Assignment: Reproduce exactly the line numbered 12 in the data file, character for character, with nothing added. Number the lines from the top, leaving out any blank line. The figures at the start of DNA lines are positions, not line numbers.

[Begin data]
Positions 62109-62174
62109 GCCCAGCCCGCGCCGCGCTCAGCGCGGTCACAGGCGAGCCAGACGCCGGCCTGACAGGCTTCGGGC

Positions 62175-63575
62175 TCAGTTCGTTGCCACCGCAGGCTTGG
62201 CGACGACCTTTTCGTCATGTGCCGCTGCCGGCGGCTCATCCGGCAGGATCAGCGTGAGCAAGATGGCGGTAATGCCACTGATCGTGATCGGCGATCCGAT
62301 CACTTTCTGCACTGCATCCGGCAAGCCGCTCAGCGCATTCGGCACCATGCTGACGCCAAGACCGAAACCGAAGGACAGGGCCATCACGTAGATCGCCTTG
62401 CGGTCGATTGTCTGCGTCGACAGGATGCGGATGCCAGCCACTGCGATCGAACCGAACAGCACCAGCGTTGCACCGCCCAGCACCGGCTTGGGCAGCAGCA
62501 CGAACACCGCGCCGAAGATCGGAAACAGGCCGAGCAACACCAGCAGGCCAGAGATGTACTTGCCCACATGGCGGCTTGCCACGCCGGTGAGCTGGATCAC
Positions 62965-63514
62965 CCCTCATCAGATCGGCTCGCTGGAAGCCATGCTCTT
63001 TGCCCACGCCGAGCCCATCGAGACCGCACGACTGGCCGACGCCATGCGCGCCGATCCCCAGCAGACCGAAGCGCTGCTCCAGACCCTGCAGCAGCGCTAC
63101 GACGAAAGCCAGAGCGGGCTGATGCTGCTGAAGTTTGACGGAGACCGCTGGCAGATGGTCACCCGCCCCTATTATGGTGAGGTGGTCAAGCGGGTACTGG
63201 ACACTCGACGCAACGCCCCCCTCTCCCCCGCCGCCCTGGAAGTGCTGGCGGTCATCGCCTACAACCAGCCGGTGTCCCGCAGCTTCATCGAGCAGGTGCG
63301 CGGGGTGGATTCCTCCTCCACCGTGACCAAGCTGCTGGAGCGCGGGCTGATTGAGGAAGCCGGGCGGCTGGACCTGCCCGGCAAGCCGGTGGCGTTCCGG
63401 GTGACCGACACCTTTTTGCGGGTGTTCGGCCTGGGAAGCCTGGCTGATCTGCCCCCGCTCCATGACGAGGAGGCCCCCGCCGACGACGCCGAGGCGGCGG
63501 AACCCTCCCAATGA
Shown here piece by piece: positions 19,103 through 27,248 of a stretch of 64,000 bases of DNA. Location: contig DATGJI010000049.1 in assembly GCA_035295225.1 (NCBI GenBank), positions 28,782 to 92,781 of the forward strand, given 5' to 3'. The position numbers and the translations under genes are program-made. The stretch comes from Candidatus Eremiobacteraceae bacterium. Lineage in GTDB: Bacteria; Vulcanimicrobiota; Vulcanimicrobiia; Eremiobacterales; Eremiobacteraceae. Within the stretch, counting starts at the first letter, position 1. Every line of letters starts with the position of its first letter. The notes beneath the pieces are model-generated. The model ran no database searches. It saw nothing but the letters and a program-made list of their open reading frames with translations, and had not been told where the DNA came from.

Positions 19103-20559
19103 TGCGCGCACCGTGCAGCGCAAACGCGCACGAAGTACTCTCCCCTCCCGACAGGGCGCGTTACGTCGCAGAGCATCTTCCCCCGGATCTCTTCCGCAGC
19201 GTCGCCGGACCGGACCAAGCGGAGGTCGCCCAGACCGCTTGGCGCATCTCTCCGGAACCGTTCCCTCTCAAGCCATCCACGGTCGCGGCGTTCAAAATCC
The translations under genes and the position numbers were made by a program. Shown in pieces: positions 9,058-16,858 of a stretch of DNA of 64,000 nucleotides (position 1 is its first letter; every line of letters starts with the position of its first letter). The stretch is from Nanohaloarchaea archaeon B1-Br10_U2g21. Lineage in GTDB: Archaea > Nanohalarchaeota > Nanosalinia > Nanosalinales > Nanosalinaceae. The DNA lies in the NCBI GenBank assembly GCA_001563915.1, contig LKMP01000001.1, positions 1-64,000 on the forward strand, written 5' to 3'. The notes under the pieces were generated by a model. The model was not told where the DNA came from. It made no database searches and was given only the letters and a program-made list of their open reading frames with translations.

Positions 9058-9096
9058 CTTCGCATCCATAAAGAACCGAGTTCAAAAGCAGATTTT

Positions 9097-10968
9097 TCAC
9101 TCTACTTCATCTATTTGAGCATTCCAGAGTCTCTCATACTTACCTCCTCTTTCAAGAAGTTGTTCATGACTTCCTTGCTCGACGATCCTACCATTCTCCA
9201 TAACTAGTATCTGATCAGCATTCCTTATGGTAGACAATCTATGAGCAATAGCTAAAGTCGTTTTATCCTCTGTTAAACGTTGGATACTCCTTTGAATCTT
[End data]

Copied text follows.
63101 GACGAAAGCCAGAGCGGGCTGATGCTGCTGAAGTTTGACGGAGACCGCTGGCAGATGGTCACCCGCCCCTATTATGGTGAGGTGGTCAAGCGGGTACTGG